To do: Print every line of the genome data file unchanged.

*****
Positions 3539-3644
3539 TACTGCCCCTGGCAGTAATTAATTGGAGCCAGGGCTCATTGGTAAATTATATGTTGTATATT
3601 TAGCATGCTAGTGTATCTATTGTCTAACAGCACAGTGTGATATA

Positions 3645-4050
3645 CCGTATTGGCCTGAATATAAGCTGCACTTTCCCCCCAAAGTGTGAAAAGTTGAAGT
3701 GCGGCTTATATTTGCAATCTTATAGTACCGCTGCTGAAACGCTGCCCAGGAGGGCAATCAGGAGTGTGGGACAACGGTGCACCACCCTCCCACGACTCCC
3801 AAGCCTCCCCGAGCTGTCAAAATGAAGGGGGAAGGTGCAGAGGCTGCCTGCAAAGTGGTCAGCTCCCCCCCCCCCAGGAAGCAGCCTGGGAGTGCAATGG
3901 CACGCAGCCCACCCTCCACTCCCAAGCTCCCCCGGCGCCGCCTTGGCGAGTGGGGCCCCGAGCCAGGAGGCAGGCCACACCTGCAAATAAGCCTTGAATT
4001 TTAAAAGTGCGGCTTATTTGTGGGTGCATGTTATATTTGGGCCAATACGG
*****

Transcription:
Positions 3539-3644
3539 TACTGCCCCTGGCAGTAATTAATTGGAGCCAGGGCTCATTGGTAAATTATATGTTGTATATT
3601 TAGCATGCTAGTGTATCTATTGTCTAACAGCACAGTGTGATATA

Positions 3645-4050
3645 CCGTATTGGCCTGAATATAAGCTGCACTTTCCCCCCAAAGTGTGAAAAGTTGAAGT
3701 GCGGCTTATATTTGCAATCTTATAGTACCGCTGCTGAAACGCTGCCCAGGAGGGCAATCAGGAGTGTGGGACAACGGTGCACCACCCTCCCACGACTCCC
3801 AAGCCTCCCCGAGCTGTCAAAATGAAGGGGGAAGGTGCAGAGGCTGCCTGCAAAGTGGTCAGCTCCCCCCCCCCCAGGAAGCAGCCTGGGAGTGCAATGG
3901 CACGCAGCCCACCCTCCACTCCCAAGCTCCCCCGGCGCCGCCTTGGCGAGTGGGGCCCCGAGCCAGGAGGCAGGCCACACCTGCAAATAAGCCTTGAATT
4001 TTAAAAGTGCGGCTTATTTGTGGGTGCATGTTATATTTGGGCCAATACGG